By Jody McCutcheon
Green design existed long before the idea of green design. Case in point: the art of arbortecture, or tree-shaping, has been practised for centuries. Some of northeast India’s living root bridges were established five hundred years ago.
So when Peter (Pook) Cook and Becky Northey formed Pooktre Tree Shapers in 1995, they weren’t exactly breaking new ground (so to speak). What they did that no one else had done was grow trees shaped like people, lending their work an explicit human touch. Doesn’t a forest of people-shaped trees seem like the ideal symbol of enduring fellowship between human and nature?
Besides these dramatic, Thoreauvian odes and other, more abstract sculptures, Cook and Northey also grow beautiful furniture and jewellery. Their “orchard” is filled with trees shaped like chairs, tables, hat-stands and mirror and picture frames. They also create accessories such as necklaces, pendants and rings. Smaller items take as little as three to six months (one or two growing seasons) to grow and dry, while larger pieces can take a decade. Some trees, such as the people trees, remain alive and uncut as final works; others are harvested and manipulated into form.
Sudden contortion can over-stress a tree, especially if it’s bent or manipulated beyond normal flexibility range. Instead, Pooktre tree shaping relies on gentler methods, including inosculation (the grafting of two or more trees together) and a gradual shaping process. The trees are grown along predetermined design pathways, with particular focus on the tree’s shaping zone, an area that can be stressed or manipulated without harming the tree. This damage-free method is possible because trees produce what Cook and Northey term “muscle” wood, which allows a tree to change orientation of its limbs or trunk. Think of a contorted tree snaking along a waterway, or along the ground, and you get a good idea of “muscle” wood’s abilities.Creating works from living trees eliminates the need for more common, inorganic and less sustainable building materials, such as plastic, metal, even wood from felled trees. Tree shaping is also much less energy-intensive a process than, say, plastic or steel production. Finally, arbortecture-inspired buildings produce less carbon dioxide than those fashioned from traditional materials, as the living tree will absorb the building’s emissions.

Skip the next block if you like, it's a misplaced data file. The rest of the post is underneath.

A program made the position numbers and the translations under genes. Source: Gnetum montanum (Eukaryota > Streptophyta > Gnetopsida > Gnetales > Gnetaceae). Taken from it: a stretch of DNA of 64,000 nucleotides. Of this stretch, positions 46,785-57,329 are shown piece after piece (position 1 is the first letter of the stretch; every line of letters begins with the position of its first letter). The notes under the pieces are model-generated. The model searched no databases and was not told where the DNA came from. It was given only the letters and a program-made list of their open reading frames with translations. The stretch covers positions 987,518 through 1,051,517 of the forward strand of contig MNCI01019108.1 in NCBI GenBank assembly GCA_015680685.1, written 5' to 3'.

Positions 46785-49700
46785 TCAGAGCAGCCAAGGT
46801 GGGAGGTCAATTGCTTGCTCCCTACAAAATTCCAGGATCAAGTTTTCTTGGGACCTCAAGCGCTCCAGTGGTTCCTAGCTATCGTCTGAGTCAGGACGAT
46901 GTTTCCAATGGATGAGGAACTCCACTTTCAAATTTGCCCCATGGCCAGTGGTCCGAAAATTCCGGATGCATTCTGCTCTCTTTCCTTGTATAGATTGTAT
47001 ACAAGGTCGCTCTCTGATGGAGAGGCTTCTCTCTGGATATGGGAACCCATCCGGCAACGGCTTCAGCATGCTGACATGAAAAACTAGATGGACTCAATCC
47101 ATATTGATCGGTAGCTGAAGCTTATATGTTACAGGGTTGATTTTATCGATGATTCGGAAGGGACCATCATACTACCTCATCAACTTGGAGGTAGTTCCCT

Tree-shaped design is clean, green, and totally boutique. If the practice piques your curiosity, rest assured: Cook and Northey have written a book, Knowledge to Grow Shaped Trees, explaining their techniques. As mentioned, these pieces take plenty of time to develop; so the sooner you start, the better—for you and the planet.